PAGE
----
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Messages - Iain

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Policy and solutions / Re: Electric cars
« on: April 12, 2020, 12:12:03 PM »
Joule Unlimited was able to make liquid fuels from CO2 and sunlight, but they were not able to make it at a low enough cost to compete.

It would only be a second use of the CO2, from e.g cement works, FF power stations, not a substitute or capture.

Policy and solutions / Re: What type of transportation do you use?
« on: March 29, 2020, 11:32:34 AM »

Climate change: 'Gob-smacking' vision for future UK transport

Policy and solutions / Re: Policy & Solutions
« on: March 18, 2020, 01:25:21 PM »
All on #89 aligns with my thinking

We can do it, we have the technology...

Steve Austin and other Westeners really can become net zero CO2 on energy, cheaply.

(Scotland on track for net 100% renewable / low carbon electricity this year)

Large EV batteries n times that required for a daily commute ends the intermitency problem.

Consequences / Re: COVID-19
« on: March 10, 2020, 10:01:48 PM »
In China the government has control of information and people
They may have understated the mortality rate
When locking down whole cities, I expect most obeyed.
In Italy the news of the lockdown was leaked and thousands fled, to the south, now in lockdown, but also abroad.

Not good.

Consequences / Re: COVID-19
« on: March 10, 2020, 09:57:34 PM »
Italian mortality rate 6.2% so far, 631 dead of 10149 cases, the final toll will be higher

A western country with free to use healthcare and a free press, so I consider it a more reliable number and closer to the true rate

Policy and solutions / Re: Policy & Solutions
« on: March 10, 2020, 01:13:57 AM »
Point taken : )

For petrol and diesel in the UK there is a duty (fixed amount tax at 58p/litre) as well as VAT (20% of selling price) so the drop in the price of the crude makes only a modest difference.

Policy and solutions / Re: Renewable Energy
« on: March 09, 2020, 09:06:24 PM »
Scotland to reach NET 100% Renewable energy by end of 2020

Policy and solutions / Re: Policy & Solutions
« on: March 09, 2020, 08:46:02 PM »
Make non FF energy cheaper than the FF alternative.

It already is.

Policy and solutions / Re: Policy & Solutions
« on: March 09, 2020, 01:51:40 PM »
Note the customers can defeat the “evil corporations” in a week, just stop buying. However, they make things people want to buy.

I think it boils down to : If your solution is frugal living, how would you persuade others to adopt it?

If they can’t be persuaded, Another way forward is needed:

Carbon is taxed in the UK e.g. around 60% on petrol, grants and tax breaks for  EVs, support to get renewables started, now going on it’s own.

I’m not as pessimistic as you that there will be a collapse. I see an acceleration of the transition already happening, because of a big motivator – Renewable energy is cheaper. My wee bit hill and glen is on course for net 100% Renewable electricity this year – 2020
As it happens, I’ll be OK in a collapse, I have a fusion powered generators.
PV and wind turbines : )

Energy is the easy one, The environment is harder.

Policy and solutions / Re: Electric cars
« on: March 09, 2020, 05:16:35 AM »
Brent crude down to $32.27, WTI at $28.50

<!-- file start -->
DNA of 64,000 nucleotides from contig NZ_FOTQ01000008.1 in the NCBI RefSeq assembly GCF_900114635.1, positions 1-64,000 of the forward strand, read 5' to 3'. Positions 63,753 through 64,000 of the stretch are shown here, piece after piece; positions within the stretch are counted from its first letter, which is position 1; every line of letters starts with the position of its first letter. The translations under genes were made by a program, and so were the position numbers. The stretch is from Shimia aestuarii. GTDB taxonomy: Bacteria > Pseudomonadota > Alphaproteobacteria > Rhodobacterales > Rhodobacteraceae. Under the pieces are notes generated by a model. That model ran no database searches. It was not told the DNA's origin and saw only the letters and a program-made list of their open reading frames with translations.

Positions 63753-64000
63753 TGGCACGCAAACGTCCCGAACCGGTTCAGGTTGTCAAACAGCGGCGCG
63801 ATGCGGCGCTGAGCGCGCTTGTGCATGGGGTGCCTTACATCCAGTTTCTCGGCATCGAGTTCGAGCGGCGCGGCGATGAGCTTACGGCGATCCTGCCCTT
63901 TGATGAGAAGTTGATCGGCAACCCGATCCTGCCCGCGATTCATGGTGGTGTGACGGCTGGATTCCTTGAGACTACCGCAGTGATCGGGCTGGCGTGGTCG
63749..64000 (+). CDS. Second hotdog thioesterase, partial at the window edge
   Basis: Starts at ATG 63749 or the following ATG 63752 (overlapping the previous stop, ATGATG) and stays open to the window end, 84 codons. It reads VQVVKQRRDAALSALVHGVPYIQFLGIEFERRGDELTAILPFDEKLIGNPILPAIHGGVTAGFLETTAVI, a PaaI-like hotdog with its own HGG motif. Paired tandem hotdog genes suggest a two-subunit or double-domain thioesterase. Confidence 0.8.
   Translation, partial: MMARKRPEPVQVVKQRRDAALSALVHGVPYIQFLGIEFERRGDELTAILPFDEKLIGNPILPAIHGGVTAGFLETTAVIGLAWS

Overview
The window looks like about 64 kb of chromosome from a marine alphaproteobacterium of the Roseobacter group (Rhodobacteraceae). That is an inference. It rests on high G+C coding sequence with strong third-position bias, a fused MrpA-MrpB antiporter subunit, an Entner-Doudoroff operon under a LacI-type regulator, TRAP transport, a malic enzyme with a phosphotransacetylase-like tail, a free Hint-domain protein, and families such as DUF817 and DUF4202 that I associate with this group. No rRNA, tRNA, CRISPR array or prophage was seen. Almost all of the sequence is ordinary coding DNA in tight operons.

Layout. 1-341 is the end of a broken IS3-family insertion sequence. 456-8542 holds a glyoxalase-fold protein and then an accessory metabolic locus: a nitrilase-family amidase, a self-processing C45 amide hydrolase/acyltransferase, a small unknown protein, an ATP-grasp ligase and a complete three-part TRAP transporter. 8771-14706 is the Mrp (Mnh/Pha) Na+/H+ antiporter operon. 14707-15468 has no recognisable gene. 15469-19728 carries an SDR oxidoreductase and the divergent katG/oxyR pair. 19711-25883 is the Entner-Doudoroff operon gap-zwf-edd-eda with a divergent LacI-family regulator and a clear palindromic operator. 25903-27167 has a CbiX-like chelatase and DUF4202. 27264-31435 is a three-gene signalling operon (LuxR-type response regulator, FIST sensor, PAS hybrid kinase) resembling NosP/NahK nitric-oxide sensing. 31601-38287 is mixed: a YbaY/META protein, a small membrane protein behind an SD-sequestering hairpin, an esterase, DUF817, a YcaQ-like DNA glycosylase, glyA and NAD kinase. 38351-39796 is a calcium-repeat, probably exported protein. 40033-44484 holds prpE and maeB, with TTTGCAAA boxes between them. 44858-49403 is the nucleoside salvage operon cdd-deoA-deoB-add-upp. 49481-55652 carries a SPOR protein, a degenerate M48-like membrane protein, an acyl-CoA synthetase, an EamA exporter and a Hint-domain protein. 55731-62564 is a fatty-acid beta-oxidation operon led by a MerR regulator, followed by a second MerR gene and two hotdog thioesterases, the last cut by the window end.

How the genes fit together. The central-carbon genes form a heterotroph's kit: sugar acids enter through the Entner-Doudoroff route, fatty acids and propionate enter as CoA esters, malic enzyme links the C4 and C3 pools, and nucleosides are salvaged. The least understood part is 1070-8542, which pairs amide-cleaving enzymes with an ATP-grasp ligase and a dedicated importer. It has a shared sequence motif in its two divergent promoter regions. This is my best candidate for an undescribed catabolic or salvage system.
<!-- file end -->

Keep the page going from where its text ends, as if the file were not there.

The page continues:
Not clear how long it will stay down, it's a price war as well as Corona Virus fears.

This will reduce the attractiveness of electrochemistry v thermodynamics for motive transport on cost to run.

Policy and solutions / Re: Policy & Solutions
« on: March 09, 2020, 05:10:24 AM »
I think this is a persuasion game rather than by force

If the populus is aware of climate change and it's consequences than they will accept measures such as taxing carbon and supporting alternatives

If not they will just vote for the other party.

I also think the extinction of humans, even if another big rock hits the planet, is extremely unlikely. We have too many advantages - opposable thumb, tools, complex speech, writing, accumulated knowledge...

Policy and solutions / Re: Policy & Solutions
« on: March 09, 2020, 05:02:18 AM »
Full quote, I was picking up on the underlined. The Military will certainly have firearms:

Do you agree that it's insane that we need to give money to fellow humans so that they please stop cutting down the rainforests?
And we call that 'conservation'...
I am against violence but perhaps in this case we should simply shoot them down to save the last biodiversity hotspots and terrestrial carbon sinks.
In stead of further destroying the already ravaged middle eastern Asia with another 'peace mission', our military should focus on the clear and present danger in the Amazon, Congo etc.   Humanity's long term survival is at stake.

Policy and solutions / Re: Batteries: Today's Energy Solution
« on: March 08, 2020, 10:11:27 AM »
A UK supplier I got my PV panels from is testing a new battery, my intended use is for domestic scale static storage of solar & wind generation. I've asked some follow up Qs:

Hi Iain

For the new Long Life Lithium we are testing units which are 24V 80Ah and 24V 120ah and can be run with upto 4 in parallel.  So that would give you 320Ah or 480Ah.

Pricing on these is looking like it will be around
24V 80Ah - approx £1450+vat each
24V 120Ah - approx £2150+vat each

Mega Long Life LTO Lithium Battery 25,000+ Cycles
Latest Battery Technology
Low Temperature Performance -50c to +60c
Super High rate discharge 10C Fast Charge 4-5C
Long Cycle life 25,000 100% DOD cycles (thats over 60 years of daily discharge!)
Still 80% of initial capacity after 25,000 cycles!